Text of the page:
Parenting and Career Development
The family is a place in which children learn to interpret reality (Way and Rossmann 1996b). Parents serve as significant interpreters for children of information about the world and children's abilities (Hall, Kelly, Hansen, and Gutwein 1996). Researchers have studied the influence of parents and the family on children's career choice and development. Much of this research has demonstrated links between career development and such factors as socioeconomic status, parents' educational and occupational attainment, and cultural background. This Digest highlights a different body of research that considers the effects of family relationships. This research is based on attachment theory, which suggests that close relationships provide experiences of security that promote exploration and risk taking (Ketterson and Blustein 1997), and social learning theory, which views "early experiences as a basis for developing career self-efficacy and interests as well as career goals and choices throughout life" (Altman 1997, p. 241). The Digest looks at the ways in which parenting styles, family functioning, and parent-child interaction influence career development.
The Role of Parenting Styles
Roe, an early theorist, proposed that early childhood experiences play an indirect role in shaping later career behavior (Brown, Lum, and Voyle 1997). She suggested that parent-child relationships influence personality orientations and the development of psychological needs; vocational interests and choices are some of the ways in which individuals try to satisfy those needs (ibid.). Although Osipow (1997) and others point out the difficulty of demonstrating links between parenting styles and vocational choices, some research evidence is emerging.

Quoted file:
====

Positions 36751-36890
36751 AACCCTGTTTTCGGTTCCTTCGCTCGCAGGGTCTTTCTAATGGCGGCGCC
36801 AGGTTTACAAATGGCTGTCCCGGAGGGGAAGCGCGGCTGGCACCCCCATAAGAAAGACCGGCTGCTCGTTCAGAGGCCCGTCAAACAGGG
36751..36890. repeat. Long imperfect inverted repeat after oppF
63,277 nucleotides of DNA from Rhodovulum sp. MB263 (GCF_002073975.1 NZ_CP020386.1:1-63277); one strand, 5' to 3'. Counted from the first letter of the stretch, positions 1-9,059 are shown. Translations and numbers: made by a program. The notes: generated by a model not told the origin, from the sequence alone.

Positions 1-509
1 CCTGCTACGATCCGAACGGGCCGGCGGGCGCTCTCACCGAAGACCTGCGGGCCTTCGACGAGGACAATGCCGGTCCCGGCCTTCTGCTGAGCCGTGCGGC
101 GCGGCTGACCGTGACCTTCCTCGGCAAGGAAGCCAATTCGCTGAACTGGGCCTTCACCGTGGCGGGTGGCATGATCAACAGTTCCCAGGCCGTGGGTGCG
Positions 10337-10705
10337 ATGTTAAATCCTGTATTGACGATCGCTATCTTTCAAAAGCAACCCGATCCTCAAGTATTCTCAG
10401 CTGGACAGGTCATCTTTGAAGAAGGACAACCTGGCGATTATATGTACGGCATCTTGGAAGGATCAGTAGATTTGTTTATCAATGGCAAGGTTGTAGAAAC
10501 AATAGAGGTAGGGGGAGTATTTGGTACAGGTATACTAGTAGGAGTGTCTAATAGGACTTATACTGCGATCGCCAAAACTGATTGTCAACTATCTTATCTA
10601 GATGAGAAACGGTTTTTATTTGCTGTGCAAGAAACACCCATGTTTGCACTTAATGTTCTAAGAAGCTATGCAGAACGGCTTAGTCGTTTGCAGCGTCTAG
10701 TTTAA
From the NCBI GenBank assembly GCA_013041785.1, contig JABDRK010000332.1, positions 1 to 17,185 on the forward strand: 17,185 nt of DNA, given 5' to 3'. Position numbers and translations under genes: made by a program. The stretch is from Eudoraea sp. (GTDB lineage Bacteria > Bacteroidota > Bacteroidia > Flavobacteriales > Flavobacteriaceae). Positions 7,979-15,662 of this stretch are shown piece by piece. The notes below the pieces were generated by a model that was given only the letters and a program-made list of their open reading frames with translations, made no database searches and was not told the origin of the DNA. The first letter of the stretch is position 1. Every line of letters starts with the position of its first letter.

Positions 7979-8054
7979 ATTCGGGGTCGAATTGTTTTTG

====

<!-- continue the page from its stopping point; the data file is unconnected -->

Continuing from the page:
Parenting styles are broad patterns of child rearing practices, values, and behaviors. Four types of parenting styles are indulgent (more responsive than demanding), authoritarian (highly demanding and directive but not responsive), authoritative (both demanding and responsive), and uninvolved (low in responsiveness and demandingness) (Darling 1999). The authoritative style balances clear, high expectations with emotional support and recognition of children's autonomy. Studies have associated this style with self-confidence, persistence, social competence, academic success, and psychosocial development (Bloir 1997; Strage and Brandt 1999). Authoritative parents provide a warm family climate, set standards, and promote independence, which result in more active career exploration on the part of children (Kracke 1997).
Although authoritarian parenting is associated with school success, pressures to conform and fulfill parents' expectations regarding education and careers can cause a poor fit between the individual and the chosen career, as well as estranged family relationships and poor mental health (Way and Rossmann 1996a). Families with uninvolved (or inactive) parents "seem unable to function well either because they cannot set guidelines, or because they do not pursue interests that involve places and persons outside the family" (ibid., p. 3). This makes it more difficult for children to develop self-knowledge and differentiate their own career goals from their parents' goals.
Reprinted with the permission of the Education Resources Information Center.
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